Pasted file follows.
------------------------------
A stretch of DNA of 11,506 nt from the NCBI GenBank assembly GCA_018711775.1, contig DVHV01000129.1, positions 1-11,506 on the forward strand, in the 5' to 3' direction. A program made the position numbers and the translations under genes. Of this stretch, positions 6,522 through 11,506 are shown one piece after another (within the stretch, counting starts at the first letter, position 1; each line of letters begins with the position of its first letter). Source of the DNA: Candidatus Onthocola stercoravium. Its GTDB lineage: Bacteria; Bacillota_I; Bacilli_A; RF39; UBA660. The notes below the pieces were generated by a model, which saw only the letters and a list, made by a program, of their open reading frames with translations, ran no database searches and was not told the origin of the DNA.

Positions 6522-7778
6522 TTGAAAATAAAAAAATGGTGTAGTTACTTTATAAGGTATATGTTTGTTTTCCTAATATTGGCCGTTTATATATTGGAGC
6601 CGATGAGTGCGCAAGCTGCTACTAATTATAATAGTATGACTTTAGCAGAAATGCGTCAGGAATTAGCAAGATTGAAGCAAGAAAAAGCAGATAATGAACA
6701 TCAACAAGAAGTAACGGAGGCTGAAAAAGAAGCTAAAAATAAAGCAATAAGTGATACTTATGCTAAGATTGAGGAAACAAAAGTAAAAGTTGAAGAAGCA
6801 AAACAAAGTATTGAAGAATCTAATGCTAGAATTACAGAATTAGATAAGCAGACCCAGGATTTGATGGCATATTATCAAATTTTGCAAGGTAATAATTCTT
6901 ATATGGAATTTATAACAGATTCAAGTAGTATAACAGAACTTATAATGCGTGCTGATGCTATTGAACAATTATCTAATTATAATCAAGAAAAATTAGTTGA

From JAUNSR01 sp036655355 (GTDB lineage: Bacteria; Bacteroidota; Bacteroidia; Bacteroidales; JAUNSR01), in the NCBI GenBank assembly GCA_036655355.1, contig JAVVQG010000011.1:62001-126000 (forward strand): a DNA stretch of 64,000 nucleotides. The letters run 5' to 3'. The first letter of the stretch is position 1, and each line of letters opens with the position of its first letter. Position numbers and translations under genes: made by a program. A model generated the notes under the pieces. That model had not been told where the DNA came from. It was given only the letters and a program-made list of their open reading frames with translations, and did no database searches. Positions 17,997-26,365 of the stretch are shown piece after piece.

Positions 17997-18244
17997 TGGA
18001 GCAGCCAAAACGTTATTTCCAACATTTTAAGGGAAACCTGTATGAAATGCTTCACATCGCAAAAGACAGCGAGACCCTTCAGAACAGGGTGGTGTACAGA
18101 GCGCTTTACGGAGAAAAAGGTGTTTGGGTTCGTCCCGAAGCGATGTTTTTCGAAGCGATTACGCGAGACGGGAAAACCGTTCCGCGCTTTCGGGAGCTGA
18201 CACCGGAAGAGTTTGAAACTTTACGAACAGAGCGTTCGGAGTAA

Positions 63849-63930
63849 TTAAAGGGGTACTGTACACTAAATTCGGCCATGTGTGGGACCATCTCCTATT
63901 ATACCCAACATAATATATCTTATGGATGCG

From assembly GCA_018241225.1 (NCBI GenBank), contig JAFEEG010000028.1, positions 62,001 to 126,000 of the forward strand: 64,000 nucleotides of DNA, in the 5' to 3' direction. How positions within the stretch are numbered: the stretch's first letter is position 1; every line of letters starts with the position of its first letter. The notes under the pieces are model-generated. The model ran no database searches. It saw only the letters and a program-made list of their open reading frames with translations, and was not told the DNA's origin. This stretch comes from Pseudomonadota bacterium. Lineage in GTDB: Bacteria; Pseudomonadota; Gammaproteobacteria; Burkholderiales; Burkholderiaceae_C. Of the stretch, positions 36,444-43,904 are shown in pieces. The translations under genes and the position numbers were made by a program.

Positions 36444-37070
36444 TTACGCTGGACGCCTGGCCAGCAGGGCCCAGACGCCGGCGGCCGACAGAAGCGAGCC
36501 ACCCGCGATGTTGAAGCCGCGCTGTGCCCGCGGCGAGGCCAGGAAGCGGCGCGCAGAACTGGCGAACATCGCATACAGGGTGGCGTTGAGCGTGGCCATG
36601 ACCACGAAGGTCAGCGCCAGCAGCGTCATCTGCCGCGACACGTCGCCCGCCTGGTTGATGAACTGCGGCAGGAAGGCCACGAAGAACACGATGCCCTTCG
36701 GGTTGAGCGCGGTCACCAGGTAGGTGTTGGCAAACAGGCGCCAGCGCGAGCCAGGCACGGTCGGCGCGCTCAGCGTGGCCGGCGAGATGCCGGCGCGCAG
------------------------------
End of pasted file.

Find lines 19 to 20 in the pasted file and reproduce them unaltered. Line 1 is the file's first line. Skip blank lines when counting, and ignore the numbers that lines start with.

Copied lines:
36444 TTACGCTGGACGCCTGGCCAGCAGGGCCCAGACGCCGGCGGCCGACAGAAGCGAGCC
36501 ACCCGCGATGTTGAAGCCGCGCTGTGCCCGCGGCGAGGCCAGGAAGCGGCGCGCAGAACTGGCGAACATCGCATACAGGGTGGCGTTGAGCGTGGCCATG